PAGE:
Exploring U2 Is This Rock 'n' Roll?: Essays on the Music, Work, and Influence of U2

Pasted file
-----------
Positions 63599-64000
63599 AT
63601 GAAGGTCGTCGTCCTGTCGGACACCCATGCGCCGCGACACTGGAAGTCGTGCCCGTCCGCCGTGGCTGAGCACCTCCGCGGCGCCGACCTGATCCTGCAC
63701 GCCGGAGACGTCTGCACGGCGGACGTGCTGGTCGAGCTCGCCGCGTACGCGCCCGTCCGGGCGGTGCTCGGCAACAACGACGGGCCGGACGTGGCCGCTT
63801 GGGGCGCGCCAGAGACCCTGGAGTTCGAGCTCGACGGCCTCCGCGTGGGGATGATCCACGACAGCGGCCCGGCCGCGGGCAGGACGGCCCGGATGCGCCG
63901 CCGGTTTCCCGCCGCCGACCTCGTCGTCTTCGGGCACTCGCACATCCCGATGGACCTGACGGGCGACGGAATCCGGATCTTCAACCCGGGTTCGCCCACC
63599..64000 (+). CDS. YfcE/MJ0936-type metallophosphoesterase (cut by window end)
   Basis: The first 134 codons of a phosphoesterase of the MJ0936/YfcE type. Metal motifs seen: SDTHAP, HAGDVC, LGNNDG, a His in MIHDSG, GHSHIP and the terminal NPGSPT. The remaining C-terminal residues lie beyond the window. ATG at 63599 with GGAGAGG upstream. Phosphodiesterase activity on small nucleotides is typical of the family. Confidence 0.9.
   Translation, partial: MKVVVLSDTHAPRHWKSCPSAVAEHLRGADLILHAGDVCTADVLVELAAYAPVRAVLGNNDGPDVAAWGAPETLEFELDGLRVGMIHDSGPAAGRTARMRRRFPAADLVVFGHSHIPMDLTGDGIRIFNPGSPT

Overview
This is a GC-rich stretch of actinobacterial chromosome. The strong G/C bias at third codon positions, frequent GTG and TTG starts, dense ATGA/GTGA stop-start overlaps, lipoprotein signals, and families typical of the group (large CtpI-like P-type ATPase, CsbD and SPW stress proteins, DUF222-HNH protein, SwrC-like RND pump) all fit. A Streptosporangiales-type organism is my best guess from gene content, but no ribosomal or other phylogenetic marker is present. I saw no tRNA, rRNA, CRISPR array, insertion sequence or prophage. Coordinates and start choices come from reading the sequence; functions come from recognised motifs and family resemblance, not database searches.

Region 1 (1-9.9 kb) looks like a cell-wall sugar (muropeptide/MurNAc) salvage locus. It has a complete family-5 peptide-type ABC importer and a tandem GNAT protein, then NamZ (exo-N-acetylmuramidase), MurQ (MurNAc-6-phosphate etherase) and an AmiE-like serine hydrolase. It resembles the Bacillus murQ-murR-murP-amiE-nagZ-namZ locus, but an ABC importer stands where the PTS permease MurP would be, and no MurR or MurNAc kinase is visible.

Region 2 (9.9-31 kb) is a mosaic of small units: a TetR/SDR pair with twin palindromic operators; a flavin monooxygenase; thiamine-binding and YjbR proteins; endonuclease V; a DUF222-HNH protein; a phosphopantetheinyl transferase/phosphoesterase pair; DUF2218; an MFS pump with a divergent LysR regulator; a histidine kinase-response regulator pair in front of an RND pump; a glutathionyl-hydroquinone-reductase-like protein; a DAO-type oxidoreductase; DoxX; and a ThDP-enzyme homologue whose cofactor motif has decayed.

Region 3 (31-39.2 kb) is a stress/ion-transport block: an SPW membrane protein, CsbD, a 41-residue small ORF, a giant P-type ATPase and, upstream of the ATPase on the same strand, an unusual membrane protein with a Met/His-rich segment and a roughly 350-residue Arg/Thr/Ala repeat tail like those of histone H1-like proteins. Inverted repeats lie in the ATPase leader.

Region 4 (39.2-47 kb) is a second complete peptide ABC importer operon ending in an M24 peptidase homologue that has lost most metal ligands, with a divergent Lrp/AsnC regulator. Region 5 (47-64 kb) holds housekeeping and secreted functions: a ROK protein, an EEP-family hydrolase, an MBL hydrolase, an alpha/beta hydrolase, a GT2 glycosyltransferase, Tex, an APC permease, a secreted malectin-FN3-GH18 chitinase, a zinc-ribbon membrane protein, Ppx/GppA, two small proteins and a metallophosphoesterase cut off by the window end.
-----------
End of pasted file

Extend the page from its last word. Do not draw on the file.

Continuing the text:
Exploring U2: Is This Rock 'n' Roll? features new writing in the growing field of U2 studies. Edited by Scott Calhoun, with a foreword by Anthony DeCurtis, Exploring U2 contains selections from the 2009 inaugural gathering of "The Hype and The Feedback: A Conference Exploring The Music, Work and Influence of U2." In keeping with U2's own efforts to remove barriers that have long prevented dialogue for understanding and improving the human experience, this collection of essays examines U2 from perspectives ranging from the personal to the academic and is accessible to curious music fans, students, teachers, and scholars alike. Four sections organize sixteen essays from leading academics, music critics, clergy, and fans. From the academic disciplines of literature, music, philosophy, and theology, essays study U2's evolving use of source material in live performances, the layering of vocal effects in signature songs, the crafting of a spiritual community at live concerts, U2's success as a business brand, Bono's rhetorical presentation of Africa to the Western consumer, and readings of U2's work for irony, personhood, hope, conservatism, and cosmic-time. Official band biographer Neil McCormick considers U2 as a Dublin-shaped band, and Danielle Rheaume tells how discovering and returning Bono's lost briefcase of lyrics for the album October propelled her along her own artistic journey. This thoughtful and timely collection recognizes U2's music both as art and commentary on personal journeys and cultural dialogues about contemporary issues. It offers insights and critical assessments that will appeal not only to scholars and students of popular music and culture studies but to those in the fields of theology, philosophy, the performing arts, literature, and all intellectually curious fans of U2.